It can be difficult to explain a love of Toronto to your friends if they, say, live in London or New York. Trying to sell people on why one sticks with Toronto, you find yourself saying the civic equivalent of “Look, it’s really good in bed.”
Toronto’s certainly not an overwhelmingly beautiful city, but I tell myself that that means people have to look a little harder to find the beauty, and that this engages the city’s residents more deeply. Who wants to go bird-spotting in an aviary, anyway? I’m looking at you, Paris.
Toronto is, for the most part, an accommodating city, I tell people when I pitch it. It made room for me when I moved here at 16, and I meet people from all over who tell me the same thing. They feel that Toronto let them in.
But after a very NIMBY week in a very NIMBY year in Toronto, I’m thinking about packing my Toronto testifying in. I am considering taking my arguments of “But it’s very walkable!” and going home. At this point, if anyone asks, I’m from Vancouver.
I have witnessed NIMBYism in Toronto before. NIMBYism—the not-in-my-backyard attitude that tends to afflict the most comfortable homeowners—has become the languid sport of my own gentrified, historic neighbourhood of Cabbagetown. NIMBYism is what gets us together and strains us just enough to make us feel virtuous. NIMBYism is our lawn bowling.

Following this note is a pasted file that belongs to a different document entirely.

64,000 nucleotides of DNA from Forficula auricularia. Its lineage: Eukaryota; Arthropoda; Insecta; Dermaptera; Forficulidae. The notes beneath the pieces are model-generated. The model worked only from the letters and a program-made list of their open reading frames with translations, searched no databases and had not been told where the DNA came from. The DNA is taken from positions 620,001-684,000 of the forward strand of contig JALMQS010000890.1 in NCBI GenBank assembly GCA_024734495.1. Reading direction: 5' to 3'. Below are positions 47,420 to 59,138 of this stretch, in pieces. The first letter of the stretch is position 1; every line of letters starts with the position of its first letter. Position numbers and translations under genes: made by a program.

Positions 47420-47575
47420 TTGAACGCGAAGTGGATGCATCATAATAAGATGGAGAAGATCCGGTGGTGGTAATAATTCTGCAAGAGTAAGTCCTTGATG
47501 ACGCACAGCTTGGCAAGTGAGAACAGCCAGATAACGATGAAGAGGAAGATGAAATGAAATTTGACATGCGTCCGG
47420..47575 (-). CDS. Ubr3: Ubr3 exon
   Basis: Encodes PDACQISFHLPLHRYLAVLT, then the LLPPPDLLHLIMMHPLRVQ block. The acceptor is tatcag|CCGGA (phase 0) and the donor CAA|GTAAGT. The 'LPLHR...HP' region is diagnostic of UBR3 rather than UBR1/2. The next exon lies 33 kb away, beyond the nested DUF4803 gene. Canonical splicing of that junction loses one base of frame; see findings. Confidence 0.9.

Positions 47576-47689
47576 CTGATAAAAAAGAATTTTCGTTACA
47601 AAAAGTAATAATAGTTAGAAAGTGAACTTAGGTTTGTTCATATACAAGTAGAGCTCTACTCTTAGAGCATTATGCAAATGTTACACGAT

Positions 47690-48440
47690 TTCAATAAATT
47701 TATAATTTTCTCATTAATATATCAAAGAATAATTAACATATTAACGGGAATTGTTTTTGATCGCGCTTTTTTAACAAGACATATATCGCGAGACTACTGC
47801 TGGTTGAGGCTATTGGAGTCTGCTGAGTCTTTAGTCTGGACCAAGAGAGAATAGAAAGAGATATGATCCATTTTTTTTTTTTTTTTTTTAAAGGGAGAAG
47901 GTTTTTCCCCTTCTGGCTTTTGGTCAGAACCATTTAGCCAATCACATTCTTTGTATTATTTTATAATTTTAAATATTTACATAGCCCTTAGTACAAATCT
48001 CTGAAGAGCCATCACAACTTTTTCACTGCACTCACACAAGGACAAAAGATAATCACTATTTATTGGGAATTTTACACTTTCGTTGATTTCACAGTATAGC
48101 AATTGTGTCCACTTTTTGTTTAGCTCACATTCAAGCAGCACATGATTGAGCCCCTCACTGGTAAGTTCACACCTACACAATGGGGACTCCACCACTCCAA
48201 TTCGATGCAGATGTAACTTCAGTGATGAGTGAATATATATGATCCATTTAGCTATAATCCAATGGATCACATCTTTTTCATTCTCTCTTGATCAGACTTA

Cabbagetown was in the local news a few years back over concerns about a splash-pad that replaced an old wading pool. The awning over a portion of the pad was, as it was described in a petition, not a “heritage colour.” Therefore it was both a “gaudy embellishment” and “a flagrant violation” of the “heritage nature of our neighbourhood,” some complained. And so we delayed the opening of the entire pad during a scorching summer
Basically, Cabbagetown stopped that splash-pad as it went out the door and said, “You’re not bringing joy to children wearing that, young-and-therefore-not-Victorian lady!” But everyone relax: the cover is now green.
Cabbagetown survived the Great Splash Pad Colouration Crisis. Thanks to a compliant city council and some tasteful swatches, my neighbours and I were not forced to abandon our homes and take refuge at a Farrow and Ball paint store.
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People in the rest of city made fun of us over this incident, and I loved them for it. Then they stopped, because it was time to start making fun of us over something new: a concerted local campaign to remove a well-used Bikeshare rack from the edge of our public park. The bikes were non-heritage, it was said, as though all the cars beside them were penny-farthings.